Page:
Greece, US plan for successful air training
By Staff Sgt. Daryl Knee, 52nd Fighter Wing Public Affairs
/ Published August 14, 2014
SOUDA BAY, Greece --
They had been in the room for nearly six hours.
The planners scoured the map of Greece, searching for just the right area to place an enemy missile defense system. Or an enemy airfield. Or one of hundreds of other highly defended military targets.
They evaluated the joint capabilities of the U.S. and Greek fighter pilots and decided where to funnel their attention. They developed ambushes, decoys and distractions.
Once complete, they stepped back in satisfaction to view their simulated war effort against the good guys. They'd have to wait until the morning to see if their plan would prove too difficult for the next batch of pilots in training.
The U.S. and Greek mission planners have been creating scenarios for the flying training deployment between the two nations in Souda Bay, Greece, from Aug. 11-23, 2014.
The joint mission planners work hours every day to plan and coordinate all the training objectives for the following day's training. They create in-depth scenarios that include a specific mission -- bomb this target, escort this aircraft through hostile air -- and then plot how the enemies will respond. The teams are assigned with the blue team as the good guys, the red team as the bad.
The planners create what is called an air tasking order, or ATO, for the blue team. This is simulated to have come from senior military leaders calling the pilots to execute a mission. It's now time to act.
But before the pilots can engage their enemies in the air, they have to undergo a mass briefing. This briefing allows all of the people involved in the day's training to find common ground and ask further questions.
"The gameplan is almost never perfect," said U.S. Air Force Capt. Dustin Cochlin, 480th Fighter Squadron pilot and native of Belton, Texas. "So we bring it up during the briefing to clarify any issues and plan more contingency operations ... do we have a tanker in the air with us? What happens if it can't refuel us? We'd have less time in the air, then, so does that impact the training objective?
"There's a lot that goes into these flights," he continued.
The briefing leaders and experts discuss those issues along with other items such as weather patterns, information detailing the current threat assessment and training rules. The blue team does not share the communications system with the red team, so the mission planners place altitude limitations to each group to prevent any in-flight collisions.
"Training rules are written in blood," he said. "We follow them for a reason."
With the briefing out of the way, the pilots can now prepare to launch their aircraft, he said. In this bilateral training, the 480th FS is partnering with the Hellenic air force 115th Combat Wing's 340th and 343rd Fighter Squadrons. The joint environment allows each squadron to bring something new to the fight.
One of the 480th FS's primary roles is the suppression of enemy air defenses, or SEAD, Cochlin said. The pilots specialize in flying first into combat to neutralize enemy threats to allow a striker time to finish its mission.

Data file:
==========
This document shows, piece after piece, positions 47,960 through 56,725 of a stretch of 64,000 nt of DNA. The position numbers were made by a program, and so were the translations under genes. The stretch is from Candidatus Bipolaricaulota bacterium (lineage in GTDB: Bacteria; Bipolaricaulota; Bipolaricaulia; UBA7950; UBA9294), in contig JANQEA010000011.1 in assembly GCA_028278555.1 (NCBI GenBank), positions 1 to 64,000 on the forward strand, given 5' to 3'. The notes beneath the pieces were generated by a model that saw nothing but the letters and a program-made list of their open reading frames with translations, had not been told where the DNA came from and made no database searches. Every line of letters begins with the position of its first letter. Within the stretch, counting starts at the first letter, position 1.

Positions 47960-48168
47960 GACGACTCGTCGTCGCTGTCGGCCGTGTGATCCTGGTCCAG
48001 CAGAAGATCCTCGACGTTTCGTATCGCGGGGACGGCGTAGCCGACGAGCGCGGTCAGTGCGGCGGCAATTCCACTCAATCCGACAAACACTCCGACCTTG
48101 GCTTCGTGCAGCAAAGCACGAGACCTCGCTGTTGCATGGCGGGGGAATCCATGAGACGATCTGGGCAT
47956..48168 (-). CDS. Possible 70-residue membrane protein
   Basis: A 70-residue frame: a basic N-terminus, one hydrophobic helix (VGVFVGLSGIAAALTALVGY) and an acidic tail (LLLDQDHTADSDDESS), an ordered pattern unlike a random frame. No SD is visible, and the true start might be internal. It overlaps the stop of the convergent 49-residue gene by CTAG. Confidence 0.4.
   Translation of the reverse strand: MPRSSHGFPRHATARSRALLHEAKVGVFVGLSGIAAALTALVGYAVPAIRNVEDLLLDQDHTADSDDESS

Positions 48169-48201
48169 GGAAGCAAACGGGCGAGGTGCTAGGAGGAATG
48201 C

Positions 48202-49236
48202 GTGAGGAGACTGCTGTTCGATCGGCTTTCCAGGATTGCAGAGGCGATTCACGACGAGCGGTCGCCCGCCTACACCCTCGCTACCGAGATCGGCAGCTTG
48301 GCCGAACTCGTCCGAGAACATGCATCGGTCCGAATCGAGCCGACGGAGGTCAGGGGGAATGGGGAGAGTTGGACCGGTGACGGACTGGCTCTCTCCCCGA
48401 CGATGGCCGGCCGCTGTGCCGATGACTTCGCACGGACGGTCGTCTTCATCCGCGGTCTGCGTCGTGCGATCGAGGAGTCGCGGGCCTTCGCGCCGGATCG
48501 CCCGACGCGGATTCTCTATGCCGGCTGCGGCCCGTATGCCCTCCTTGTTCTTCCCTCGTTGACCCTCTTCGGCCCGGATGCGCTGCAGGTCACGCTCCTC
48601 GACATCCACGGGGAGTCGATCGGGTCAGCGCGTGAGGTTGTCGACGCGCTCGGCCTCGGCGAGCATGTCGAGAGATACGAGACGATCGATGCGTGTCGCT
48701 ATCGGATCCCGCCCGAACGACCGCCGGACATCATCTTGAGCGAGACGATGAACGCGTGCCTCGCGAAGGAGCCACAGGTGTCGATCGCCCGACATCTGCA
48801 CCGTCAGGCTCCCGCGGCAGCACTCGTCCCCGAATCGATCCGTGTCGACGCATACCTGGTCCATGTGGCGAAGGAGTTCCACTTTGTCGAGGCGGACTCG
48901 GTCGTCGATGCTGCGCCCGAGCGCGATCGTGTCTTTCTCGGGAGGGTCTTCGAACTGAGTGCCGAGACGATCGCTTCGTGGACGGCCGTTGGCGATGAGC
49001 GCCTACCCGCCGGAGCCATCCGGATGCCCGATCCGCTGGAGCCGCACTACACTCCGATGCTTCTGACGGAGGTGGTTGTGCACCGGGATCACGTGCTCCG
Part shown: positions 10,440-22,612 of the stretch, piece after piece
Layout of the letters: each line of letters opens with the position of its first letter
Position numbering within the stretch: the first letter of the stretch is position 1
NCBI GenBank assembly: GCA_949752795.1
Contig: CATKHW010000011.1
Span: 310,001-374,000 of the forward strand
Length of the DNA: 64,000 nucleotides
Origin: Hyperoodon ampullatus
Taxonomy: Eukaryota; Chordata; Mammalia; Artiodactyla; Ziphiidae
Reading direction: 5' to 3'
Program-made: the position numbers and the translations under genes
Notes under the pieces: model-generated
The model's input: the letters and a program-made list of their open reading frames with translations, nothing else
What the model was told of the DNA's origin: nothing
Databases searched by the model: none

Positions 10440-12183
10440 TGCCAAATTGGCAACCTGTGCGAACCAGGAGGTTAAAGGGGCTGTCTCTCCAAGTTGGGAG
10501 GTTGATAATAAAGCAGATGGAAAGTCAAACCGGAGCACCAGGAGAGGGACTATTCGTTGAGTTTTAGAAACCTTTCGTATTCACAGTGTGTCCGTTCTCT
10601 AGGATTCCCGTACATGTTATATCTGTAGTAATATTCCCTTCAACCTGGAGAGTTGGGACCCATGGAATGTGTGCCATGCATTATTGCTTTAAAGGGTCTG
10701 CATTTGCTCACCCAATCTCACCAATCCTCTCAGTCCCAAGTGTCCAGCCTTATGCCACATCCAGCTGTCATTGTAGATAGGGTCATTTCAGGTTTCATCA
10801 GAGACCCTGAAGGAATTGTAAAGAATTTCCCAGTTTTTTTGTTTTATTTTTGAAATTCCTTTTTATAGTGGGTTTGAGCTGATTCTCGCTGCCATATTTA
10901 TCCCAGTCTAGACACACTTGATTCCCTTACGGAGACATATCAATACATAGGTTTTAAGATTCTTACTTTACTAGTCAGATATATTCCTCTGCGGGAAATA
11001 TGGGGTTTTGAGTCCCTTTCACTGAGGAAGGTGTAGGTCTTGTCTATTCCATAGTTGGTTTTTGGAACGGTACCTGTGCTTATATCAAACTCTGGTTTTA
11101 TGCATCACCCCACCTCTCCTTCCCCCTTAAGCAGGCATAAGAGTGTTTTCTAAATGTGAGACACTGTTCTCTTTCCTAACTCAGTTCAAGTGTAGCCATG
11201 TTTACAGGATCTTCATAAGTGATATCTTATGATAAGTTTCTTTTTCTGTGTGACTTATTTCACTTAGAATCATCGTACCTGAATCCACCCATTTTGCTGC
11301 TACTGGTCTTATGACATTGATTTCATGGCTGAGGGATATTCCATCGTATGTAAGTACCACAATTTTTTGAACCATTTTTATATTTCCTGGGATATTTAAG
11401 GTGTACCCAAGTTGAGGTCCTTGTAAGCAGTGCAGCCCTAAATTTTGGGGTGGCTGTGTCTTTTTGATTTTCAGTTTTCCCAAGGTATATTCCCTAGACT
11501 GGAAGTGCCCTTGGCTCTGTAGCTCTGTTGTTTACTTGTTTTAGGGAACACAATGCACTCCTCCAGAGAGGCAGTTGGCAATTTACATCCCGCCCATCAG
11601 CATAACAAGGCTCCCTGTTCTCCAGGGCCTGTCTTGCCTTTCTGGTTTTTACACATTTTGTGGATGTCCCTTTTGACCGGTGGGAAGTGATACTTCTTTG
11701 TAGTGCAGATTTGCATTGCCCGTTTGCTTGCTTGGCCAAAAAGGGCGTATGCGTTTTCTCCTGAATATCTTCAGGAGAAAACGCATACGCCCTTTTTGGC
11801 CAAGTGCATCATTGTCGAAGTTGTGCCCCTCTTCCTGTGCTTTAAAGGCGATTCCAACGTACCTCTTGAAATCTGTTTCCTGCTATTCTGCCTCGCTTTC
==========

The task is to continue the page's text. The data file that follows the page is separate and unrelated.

"Striker" is a generalized term used to indicate the airframe assigned the primary task of the mission. For air-to-surface missions, the striker, in this case, is a Hellenic air force group of F-16s equipped to drop bombs.
Cochlin said the pilots of the 480th embrace the unique role of SEAD. In fact, the 480th's motto is "First In, Last Out" and explains the trust the pilots need in each other to complete their missions without leaving an Airman behind.
"Everybody is synched up," he said about how each person in an F-16 four-ship formation has a specific duty. "From the very beginning, we're taught to build trust in our fellow pilots through a very strict adherence to roles and responsibilities of the four-ship. We're not just some random gang of motorcycle riders in the air."
Each pilot is trained to perform each mission of the formation, so that it's all interchangeable. The U.S. Air Force uses this technique to ensure all pilots across the service can seamlessly integrate at any time.
"We may still make execution errors, but that's how we learn," Cochlin said. "We'll never get better if we don't test our abilities in an environment outside of our comfort zone."
Once the ATO has been executed, the pilots return to the base and review the shot evaluation of each aircraft. This is a real-time playback of everything that happened, which allows the pilots to see the accuracy of their assault. They gather the pertinent data and meet with the Greek pilots during a debriefing period to compile everything into an overall assessment.
Using that assessment as a guide, the mission planners create a "lessons learned" document that explains the strengths and weaknesses of each flying mission.
"The big overall picture is that we take all the little pieces we learned and use them to better and more efficiently execute the mission in the future," Cochlin said.
"Things are always changing around the globe," he continued. "We never know when our allies will be flying with us, so we train continuously. The world is a volatile place, so it pays to be ready."
The training continues until Aug. 23 with nearly 125 more sorties planned.